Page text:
Warrant Review Leads to Recommendations

Department heads gathered with the Rochester Board of Selectmen to review the Special and Annual Town Meeting warrants, with minimal discussion that led to the recommendation of all relevant articles by selectmen and the Finance Committee.

The fiscal year 2015 operating budget, standing at $19,029,986 and featured on Article 5, passed with only a few remarks from Town Administrator Richard LaCamera, mostly identifying any significant increases in revenue, which is up $668,000, or 3.6%, according to LaCamera.

State aid is up $46,000, “Which I’ve expressed many times is a major disappointment,” said LaCamera.

Reimbursement for veteran’s services is higher due to increased services to a higher number of veterans in Rochester. LaCamera said the slight increases in state funding are especially challenging for the school district when it comes to Chapter 70 funds, which LaCamera stated should be higher than what it is.

LaCamera said state aid over the past five years has remained “pretty much level-funded.”

Residents are buying newer vehicles, said LaCamera, which has driven up the excise tax revenues, and an increase in licenses and permits has increased revenue to the Town as well.

One significant increase in the FY15 operating budget, as pointed out by LaCamera, is the EMS budget, up $132,000 due to the establishment of the Town-run Emergency Medical Service. LaCamera said ambulance fees the Town will receive for EMS services would ultimately cover $100,000 of that increase.

The Fire Department is up $30,000 for new equipment, and the school budget has increased $82,000 from FY14, which LaCamera called “excellent” because of the relatively small increase.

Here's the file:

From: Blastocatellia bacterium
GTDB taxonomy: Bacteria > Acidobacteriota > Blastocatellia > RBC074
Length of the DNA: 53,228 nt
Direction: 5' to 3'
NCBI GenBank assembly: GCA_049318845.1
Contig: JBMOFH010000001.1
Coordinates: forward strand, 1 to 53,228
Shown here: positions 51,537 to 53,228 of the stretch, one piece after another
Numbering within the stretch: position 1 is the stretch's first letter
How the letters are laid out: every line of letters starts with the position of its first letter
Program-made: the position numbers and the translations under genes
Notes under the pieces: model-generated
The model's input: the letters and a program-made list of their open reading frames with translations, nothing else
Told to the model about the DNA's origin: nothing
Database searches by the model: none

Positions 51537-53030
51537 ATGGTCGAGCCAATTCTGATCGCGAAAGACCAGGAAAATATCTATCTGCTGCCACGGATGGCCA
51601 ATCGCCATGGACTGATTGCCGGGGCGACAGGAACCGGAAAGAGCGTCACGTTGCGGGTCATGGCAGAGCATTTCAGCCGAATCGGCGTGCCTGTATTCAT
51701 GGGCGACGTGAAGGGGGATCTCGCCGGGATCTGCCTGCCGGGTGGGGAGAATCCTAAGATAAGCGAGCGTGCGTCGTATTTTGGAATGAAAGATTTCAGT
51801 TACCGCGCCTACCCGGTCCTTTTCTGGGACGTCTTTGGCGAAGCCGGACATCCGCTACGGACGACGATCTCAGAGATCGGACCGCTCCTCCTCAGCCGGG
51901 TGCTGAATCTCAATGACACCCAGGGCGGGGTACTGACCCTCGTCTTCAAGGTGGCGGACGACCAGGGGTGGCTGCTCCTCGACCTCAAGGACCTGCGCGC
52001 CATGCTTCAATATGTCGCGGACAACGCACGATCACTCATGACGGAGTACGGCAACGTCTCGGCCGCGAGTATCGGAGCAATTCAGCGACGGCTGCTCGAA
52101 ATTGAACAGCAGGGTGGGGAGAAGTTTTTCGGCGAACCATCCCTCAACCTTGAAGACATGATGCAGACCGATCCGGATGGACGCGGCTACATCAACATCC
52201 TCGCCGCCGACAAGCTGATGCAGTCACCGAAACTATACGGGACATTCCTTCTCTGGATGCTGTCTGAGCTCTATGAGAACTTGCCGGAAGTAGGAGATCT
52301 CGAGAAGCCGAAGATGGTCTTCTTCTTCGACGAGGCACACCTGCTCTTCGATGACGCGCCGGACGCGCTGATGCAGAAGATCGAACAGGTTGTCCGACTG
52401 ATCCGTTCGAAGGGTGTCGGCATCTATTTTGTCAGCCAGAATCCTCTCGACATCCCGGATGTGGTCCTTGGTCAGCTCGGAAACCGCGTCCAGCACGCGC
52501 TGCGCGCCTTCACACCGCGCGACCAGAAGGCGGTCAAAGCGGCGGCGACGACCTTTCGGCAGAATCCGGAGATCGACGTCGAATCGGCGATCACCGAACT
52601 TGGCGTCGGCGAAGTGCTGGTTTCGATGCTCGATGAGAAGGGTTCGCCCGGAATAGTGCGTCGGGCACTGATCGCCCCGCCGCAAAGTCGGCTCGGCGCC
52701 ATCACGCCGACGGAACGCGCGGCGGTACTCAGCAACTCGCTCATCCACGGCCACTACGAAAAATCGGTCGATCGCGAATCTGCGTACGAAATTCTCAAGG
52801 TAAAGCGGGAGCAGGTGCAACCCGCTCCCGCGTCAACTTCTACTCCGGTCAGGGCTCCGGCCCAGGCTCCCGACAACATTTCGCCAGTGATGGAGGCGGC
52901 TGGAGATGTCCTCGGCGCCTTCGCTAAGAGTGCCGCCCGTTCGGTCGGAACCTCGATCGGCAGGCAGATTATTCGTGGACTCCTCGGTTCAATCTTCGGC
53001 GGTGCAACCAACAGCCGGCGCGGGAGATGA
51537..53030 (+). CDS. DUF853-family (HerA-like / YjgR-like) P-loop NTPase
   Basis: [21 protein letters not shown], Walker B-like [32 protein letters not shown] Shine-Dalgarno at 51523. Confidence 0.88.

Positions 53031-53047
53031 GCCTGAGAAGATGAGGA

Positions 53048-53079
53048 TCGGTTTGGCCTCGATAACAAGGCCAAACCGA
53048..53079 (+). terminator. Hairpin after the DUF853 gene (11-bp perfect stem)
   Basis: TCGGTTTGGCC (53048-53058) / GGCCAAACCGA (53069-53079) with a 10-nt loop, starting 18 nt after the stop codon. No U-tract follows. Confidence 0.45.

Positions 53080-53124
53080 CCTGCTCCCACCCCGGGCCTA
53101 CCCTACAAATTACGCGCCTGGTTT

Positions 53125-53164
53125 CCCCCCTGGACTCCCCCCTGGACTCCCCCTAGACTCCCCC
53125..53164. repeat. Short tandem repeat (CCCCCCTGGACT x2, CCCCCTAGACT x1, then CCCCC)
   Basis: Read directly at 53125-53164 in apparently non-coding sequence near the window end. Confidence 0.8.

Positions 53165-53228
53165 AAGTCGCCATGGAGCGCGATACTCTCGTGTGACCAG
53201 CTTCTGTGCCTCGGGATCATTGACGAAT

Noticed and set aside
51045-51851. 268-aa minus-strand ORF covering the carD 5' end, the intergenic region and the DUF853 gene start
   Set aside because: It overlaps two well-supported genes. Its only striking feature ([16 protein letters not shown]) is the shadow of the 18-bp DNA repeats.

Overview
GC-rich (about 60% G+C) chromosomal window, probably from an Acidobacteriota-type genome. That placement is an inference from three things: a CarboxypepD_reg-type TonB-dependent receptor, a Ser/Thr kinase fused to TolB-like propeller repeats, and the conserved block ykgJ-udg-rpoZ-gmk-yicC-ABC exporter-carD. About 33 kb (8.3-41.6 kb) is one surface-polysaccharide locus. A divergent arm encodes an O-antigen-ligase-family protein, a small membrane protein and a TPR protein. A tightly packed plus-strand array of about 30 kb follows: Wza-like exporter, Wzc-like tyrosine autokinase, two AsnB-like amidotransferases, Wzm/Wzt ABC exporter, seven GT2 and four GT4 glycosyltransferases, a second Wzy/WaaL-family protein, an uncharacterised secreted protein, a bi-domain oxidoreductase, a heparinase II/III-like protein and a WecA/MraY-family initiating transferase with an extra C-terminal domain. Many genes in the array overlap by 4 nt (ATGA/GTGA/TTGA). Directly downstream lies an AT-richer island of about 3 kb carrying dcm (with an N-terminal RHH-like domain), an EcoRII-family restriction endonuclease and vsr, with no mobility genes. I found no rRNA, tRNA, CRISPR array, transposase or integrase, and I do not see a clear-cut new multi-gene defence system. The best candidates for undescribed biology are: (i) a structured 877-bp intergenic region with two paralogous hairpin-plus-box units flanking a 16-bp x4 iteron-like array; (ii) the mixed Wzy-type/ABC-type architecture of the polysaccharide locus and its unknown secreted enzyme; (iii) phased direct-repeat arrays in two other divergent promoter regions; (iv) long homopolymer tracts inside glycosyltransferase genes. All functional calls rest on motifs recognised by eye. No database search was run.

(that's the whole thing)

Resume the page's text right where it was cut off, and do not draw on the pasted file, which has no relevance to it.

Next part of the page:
Warrant discussions began with the Special Town Meeting warrant, in which only two articles appear.

The first – to transfer and appropriate “unanticipated costs” for FY14 – brought on a bit of contention when Town Moderator Woody Hartley pointed out that a specific amount for those unanticipated costs was still absent from the warrant.

“The idea of the warrant is to warn the inhabitants of this town of what’s going on,” said Hartley. He asked, “Is it one dollar or $1 million?”

Hartley stated that the number given on the warrant does not have to be exact, in his opinion, but residents should know if they should expect around $10,000 or maybe even more. He added that without a ballpark figure, residents might not be able to assess whether or not it is significant enough to even appear at Town Meeting.

LaCamera rebutted by saying the exact number would be on the warrant by the Special Town Meeting, and that it is hard for “us” to be sure of the amount ahead of time.

“It’s a moving target,” said LaCamera. He said there are still two months left to FY14, which makes the estimating process tricky. “We do the best we can,” said LaCamera. “I won’t make a number up.”

The second Special Town Meeting article accepts a law that states an elected member of the Board of Health who works in the septic system installation business can sit on the board, but a conflict of interest must be avoided by having an independent party inspect any septic work completed by the board member.

Annual warrant Article 1 accepts the annual report, Article 2 approves elected official salaries, and Article 3 approves a two-percent increase in cost of living (COLA) for employees.

In addition to the FY15 budget article, Article 6 appropriates $300 to planting shellfish in Marion, Article 7 appropriates $305,695 in Chapter 90 funds, and Article 8 adjusts the fine for failure to license a dog kennel to $100, bringing it in line with other fines such as failure to license a dog.

Article 9 is the contentious Flood Plain District Amendment that has sparked debate among Planning Board members who are leaning toward not recommending the by-law amendment until FEMA flood map errors are corrected.

The Board of Selectmen and Finance Committee did not take a vote on recommendation for this article because it is under the jurisdiction of the Planning Board.

Article 10 increases the quorum for Town Meeting from 75 to 100, with a quorum of 50 for Special Town Meetings. Article 11 approves transferring money into the Stabilization Fund, but LaCamera stated that this year the Town would not be appropriating any funding toward the Stabilization Fund.

Also during the meeting, FinCom appointed Jim Austin to the Finance Committee.

The next public meeting of the Board of Selectmen will be May 19 at 6:30 pm at Town Hall.

By Jean Perry


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